In retrospect, what happened in the following year, 1925, turns out to have been the turning point. The harvest was really excellent, and government thoughts turned back to the problem of avoiding a repetition of the scissors crisis. This time, it was argued, price controls should be used to avoid too big a fall in price — and the system proposed to manage this was the same one we have today in the EEC: the state would buy the surplus grain and take it off the market. But optimistic assessments for the benefits to flow from the 1925 harvest were not fulfilled. Despite the good state-guaranteed price, the peasants yet again refused to sell. In particular, they would not sell in regions like the Ukraine, where commercialised agriculture was most advanced, and kulaks were thought to be dominant. The flawed logic of NEP became painfully apparent. To encourage the peasants to produce more for the market and invest, the agricultural tax had been reduced. Now the state had shown the peasants that it would tolerate higher agricultural prices, and that they no longer had to resort to the ‘black market' to get them. They appeared to be sitting on their grain to force still bigger concessions.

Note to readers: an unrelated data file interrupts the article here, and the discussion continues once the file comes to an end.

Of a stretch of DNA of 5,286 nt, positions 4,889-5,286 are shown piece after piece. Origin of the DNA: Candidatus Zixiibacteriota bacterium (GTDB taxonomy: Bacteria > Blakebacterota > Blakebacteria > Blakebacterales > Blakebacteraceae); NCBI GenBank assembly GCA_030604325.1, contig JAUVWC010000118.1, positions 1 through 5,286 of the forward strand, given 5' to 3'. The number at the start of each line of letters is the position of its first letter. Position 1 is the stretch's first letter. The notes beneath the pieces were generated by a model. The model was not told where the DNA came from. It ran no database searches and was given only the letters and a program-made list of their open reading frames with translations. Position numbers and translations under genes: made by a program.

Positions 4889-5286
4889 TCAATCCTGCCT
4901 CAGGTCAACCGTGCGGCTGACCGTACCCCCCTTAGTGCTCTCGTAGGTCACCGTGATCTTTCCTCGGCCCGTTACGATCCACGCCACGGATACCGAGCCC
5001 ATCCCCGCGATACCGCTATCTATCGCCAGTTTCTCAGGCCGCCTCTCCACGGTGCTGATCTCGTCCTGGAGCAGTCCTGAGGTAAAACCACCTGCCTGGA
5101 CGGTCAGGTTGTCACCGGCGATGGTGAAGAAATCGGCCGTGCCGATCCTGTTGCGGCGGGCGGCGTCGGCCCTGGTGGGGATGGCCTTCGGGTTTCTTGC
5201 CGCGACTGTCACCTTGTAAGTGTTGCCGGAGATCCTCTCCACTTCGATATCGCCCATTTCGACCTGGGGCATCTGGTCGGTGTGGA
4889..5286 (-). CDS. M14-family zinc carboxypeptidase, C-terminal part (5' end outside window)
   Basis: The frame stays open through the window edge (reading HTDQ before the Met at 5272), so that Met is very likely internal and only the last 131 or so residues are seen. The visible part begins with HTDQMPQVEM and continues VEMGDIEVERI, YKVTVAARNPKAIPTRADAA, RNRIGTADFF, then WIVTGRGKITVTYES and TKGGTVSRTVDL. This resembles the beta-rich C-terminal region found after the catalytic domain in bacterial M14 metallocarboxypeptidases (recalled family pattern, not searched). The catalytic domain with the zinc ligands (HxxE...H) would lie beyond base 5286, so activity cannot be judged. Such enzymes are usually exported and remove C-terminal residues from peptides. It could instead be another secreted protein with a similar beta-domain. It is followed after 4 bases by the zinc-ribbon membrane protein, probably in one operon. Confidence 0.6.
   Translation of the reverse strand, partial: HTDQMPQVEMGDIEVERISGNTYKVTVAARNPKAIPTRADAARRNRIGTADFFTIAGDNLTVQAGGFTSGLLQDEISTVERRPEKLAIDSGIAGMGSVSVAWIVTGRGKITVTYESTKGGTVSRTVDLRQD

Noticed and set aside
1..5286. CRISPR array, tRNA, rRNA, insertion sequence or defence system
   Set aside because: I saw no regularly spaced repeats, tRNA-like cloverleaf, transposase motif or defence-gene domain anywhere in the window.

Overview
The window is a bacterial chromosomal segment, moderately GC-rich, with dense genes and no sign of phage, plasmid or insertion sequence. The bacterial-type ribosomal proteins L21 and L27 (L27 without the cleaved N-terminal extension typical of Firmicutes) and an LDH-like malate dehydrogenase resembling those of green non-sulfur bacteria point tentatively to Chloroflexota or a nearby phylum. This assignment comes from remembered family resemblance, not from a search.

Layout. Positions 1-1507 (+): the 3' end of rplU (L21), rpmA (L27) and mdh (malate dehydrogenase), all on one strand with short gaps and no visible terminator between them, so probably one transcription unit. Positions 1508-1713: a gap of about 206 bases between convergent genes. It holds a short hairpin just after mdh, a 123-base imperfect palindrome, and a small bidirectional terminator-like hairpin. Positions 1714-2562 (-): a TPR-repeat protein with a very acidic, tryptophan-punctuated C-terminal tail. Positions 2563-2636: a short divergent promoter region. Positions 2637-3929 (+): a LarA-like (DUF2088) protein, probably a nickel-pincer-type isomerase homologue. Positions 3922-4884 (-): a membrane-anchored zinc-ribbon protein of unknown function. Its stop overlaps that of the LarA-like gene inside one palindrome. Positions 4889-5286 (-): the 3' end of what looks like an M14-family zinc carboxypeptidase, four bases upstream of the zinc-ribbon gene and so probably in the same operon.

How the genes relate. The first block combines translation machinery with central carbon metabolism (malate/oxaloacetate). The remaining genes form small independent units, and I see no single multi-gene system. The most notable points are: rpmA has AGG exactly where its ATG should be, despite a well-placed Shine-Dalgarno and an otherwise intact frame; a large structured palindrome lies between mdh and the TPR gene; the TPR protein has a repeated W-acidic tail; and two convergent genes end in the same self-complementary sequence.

So, at any rate, the increasingly numerous critics of NEP in the Bolshevik party began to argue. They pointed out that by 1925, increasing indulgence of the kulaks had gone as far as letting this ‘rural middle class' occupy local administrative posts: their confidence was high, and they had built up large cash reserves in the previous round of speculation. Many on the left of the Bolshevik Party saw the grain procurement problem as entirely the product of kulak speculation, though this interpretation of what was going on was challenged, as we'll see later. It was at least plausible to argue that hoarding offered the well-to-do peasants the chance to maximise money income and wring further concessions from the regime. There was, however, another problem: the weak Soviet industrial sector couldn't supply enough consumer goods to satisfy peasant demand. This fact reduced the effectiveness of market incentives as a means of stimulating peasant commercial production — what was the point of earning more if there was nothing to buy? It also presented a dilemma for Soviet industrialisation policy, as we'll see shortly.